Friday, February 22, 2013

Gaika and the videogame streaming future

Ok so once again I was wronged by life.

It's allright I'm used to it.

Amresh reacted to my previous post about WebGL by pointing out that client based rendering might become obsolete by the time we're all engulfed in the cloud.
To this I answered it was impossible to have high end graphics in highly interactive software rendered in far away servers without getting derezzed by the time your nth frame showed up on the screen, because fuck, thats a lot of data to throw around.

Well, it turns out its already out there. Sony bought Gaika last year, a company thats been offering streaming videogames, videogames rendered in the server, leaving the clients needing basically a screen and a router.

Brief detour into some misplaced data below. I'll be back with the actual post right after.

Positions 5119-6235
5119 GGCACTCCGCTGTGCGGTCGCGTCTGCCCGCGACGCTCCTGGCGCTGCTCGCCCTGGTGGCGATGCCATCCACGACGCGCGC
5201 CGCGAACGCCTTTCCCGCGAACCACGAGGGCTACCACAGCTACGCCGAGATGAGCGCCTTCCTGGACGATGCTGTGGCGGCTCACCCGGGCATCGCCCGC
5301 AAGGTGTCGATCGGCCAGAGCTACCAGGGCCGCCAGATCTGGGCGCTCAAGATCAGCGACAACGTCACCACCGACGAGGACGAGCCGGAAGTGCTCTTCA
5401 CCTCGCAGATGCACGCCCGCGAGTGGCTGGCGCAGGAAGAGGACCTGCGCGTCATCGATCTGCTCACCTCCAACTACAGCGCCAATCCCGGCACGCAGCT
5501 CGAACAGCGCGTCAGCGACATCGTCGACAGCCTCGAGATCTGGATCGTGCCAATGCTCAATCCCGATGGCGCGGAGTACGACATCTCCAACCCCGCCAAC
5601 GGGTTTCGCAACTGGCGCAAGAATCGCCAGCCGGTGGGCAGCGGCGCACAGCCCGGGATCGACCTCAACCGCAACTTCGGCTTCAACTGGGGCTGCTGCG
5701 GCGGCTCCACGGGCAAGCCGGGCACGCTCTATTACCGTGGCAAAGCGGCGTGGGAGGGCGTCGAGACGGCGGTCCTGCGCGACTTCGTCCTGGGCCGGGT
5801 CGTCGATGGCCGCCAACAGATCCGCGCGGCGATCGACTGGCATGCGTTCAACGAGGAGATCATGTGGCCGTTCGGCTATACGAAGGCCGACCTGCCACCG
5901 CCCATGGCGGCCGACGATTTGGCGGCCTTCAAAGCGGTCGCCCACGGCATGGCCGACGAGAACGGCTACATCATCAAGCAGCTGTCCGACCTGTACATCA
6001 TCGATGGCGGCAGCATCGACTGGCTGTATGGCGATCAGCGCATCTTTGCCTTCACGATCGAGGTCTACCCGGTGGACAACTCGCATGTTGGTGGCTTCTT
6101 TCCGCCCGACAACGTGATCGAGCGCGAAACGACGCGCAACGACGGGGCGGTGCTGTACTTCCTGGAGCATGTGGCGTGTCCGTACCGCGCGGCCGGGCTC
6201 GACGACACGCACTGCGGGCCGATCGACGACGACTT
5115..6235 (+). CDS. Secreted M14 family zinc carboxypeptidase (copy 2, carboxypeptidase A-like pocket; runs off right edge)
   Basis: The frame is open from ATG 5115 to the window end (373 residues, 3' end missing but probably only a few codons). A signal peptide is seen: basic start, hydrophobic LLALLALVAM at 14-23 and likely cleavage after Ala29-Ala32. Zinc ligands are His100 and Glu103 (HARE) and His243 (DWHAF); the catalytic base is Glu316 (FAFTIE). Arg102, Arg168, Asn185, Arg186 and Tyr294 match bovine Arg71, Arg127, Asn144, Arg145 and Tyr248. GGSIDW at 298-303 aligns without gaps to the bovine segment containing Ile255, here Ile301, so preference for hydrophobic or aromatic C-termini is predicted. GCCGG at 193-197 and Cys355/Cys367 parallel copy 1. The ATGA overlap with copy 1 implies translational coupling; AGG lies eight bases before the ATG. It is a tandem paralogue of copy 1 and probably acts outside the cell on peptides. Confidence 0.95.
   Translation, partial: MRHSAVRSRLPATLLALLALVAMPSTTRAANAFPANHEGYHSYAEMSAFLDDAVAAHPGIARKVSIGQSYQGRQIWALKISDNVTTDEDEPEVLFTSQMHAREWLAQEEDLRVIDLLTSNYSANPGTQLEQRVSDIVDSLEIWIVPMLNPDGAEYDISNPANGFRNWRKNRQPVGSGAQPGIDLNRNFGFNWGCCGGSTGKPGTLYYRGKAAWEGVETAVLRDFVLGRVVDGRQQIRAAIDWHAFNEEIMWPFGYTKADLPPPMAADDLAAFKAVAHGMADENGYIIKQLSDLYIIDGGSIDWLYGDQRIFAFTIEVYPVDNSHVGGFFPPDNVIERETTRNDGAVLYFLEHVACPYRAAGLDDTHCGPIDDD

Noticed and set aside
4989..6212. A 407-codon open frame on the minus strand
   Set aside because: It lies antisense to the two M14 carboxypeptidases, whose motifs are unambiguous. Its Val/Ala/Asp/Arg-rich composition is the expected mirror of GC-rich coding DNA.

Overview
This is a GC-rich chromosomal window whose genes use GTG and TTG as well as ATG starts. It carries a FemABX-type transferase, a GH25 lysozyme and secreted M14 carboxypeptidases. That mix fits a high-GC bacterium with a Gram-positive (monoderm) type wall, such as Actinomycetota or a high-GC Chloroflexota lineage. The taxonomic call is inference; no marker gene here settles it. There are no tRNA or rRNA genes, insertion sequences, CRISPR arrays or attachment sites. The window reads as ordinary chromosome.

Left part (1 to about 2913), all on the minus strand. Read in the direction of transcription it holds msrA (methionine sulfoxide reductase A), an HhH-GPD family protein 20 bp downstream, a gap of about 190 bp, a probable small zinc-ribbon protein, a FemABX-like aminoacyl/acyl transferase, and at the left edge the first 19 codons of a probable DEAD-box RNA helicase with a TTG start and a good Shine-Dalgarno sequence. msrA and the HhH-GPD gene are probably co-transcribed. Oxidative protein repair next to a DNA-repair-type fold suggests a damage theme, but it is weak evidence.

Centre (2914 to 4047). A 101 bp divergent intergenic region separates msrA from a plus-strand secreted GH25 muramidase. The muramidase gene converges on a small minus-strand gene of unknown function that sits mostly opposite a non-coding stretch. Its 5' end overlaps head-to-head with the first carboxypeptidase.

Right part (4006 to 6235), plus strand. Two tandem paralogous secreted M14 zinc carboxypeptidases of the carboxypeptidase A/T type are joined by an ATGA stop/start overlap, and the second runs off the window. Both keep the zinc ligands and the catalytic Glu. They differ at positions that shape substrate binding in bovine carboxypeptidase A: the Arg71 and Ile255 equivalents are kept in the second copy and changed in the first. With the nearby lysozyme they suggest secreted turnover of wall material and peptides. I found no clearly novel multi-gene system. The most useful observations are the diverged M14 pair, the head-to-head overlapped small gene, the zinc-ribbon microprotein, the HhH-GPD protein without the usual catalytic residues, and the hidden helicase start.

So at a 1280 x 720 rez, and 24 bits color, and lets say 30 frames per second, to be conservative... then you would transfer:

1280 x 720 x 24 x 30 = 663 mbps

Videotron's ultimate speed is 60 megabits per second.

What do I not get?

(and thats without mentioning download limits...)


Barbarosa said...

You're forgetting frequency polygons.

Dementor said...

you're probably right. They must be encoding the frames with frequency polygons, I see no other explanation.

Barbarosa said...

Also, would they really need to code every single pixel every single frame. Aren't many that repeat anyways?

Barbarosa said...

And by 'code', I meant 'transmit the date for'...

Dementor said...

well yes, if you're playing Tetris, or electronic Mahjong. But there's no pixel repeat in Robotron. Absolutely none. So your objection is out of acceptable range.

Dementor said...

And we say 'fragments', not "pixels". We're not selling cathodic tubes here.